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News   July 27, 2022   by Adam Malik

Here’s how getting around has changed for Canadians


Image credit: Depositphotos.com

Many Canadians relocated during the COVID-19 pandemic as restrictions opened up opportunities to work remotely. But at hybrid workplaces become commonplace, those who moved out of city centres expect to be putting more kilometres on their odometers these days.

A new study from Aviva Canada, called the How We Live Report, asked Canadians about their lives and aspirations during and post-pandemic.

It found that a quarter of Canadians are working in a hybrid model while 28 per cent are fully remote — though 32 per cent in Ontario said so, compared to 23 per cent for the rest of Canada. The remaining 47 per cent work outside of their home.

The study found in 2021 that 60% of Canadians said they were at least unlikely to use public transportation in the future. In this year’s survey, just one in five (18 per cent) said their transportation habits have changed since the pandemic. Notably, driving is expected to increase among Canadians. Of those who aren’t driving right now, 54 per cent said they expect to use a vehicle to get around in the next year. Meanwhile, 23 per cent are expecting their mileage to go up. More than half (52 per cent) said they’re going to use their own car for transportation.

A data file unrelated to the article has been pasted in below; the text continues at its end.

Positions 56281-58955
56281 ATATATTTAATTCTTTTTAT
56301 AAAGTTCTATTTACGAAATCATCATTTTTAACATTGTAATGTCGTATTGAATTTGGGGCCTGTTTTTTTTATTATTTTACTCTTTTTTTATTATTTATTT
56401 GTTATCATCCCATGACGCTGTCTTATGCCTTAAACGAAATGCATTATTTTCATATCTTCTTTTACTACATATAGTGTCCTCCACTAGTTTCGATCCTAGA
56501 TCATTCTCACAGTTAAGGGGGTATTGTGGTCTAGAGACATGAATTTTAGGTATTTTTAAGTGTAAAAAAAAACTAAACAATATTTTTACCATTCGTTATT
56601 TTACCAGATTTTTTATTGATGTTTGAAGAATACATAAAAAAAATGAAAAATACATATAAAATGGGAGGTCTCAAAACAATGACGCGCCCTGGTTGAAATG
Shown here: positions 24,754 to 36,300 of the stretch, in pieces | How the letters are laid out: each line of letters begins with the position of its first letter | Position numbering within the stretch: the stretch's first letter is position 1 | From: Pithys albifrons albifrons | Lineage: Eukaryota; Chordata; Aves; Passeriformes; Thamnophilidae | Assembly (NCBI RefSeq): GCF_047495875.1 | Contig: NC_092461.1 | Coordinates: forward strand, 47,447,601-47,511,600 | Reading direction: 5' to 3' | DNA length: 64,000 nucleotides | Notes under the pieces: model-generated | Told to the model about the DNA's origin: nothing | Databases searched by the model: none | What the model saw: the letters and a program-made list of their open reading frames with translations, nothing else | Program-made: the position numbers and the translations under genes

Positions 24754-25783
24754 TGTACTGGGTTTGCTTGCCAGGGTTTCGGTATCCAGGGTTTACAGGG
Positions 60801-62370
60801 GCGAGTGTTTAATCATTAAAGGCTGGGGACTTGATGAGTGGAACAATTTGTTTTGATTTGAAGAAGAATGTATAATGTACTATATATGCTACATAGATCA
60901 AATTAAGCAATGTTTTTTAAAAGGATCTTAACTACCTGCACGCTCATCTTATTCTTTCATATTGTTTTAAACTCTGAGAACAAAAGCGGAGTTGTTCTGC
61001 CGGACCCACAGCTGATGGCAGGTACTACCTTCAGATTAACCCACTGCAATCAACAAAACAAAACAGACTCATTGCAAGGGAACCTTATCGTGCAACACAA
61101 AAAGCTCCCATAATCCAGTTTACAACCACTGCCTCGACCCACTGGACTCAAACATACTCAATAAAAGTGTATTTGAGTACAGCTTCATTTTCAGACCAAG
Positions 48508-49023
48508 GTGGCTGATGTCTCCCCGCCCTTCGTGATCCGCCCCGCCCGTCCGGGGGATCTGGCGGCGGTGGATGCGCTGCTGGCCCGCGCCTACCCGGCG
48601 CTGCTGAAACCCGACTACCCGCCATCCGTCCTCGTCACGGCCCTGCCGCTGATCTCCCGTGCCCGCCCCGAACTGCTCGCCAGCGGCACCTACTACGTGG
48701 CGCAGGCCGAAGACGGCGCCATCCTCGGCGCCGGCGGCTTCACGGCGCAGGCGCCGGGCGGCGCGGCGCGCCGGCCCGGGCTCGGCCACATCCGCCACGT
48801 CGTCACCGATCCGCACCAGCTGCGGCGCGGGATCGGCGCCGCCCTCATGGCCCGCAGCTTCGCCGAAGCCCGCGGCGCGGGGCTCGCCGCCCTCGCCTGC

For those who work on site, 70 per cent of them said they travel via car to their place of work —80 of them said they’re driving the same or more than they did before the pandemic. For remote workers, four in five say they are reliant on their vehicles but are driving less than they were pre-pandemic (53 per cent).

Those who drive are highest in rural areas, with 77 per cent of Canadians saying a car is the top mode of transportation. That drops to 62 per cent in semi-rural areas (such as small villages) and down to 58 per cent for those living in suburban areas. For those living in a more urban area, transportation by car still leads the way but is only the main mode for 40 per cent.


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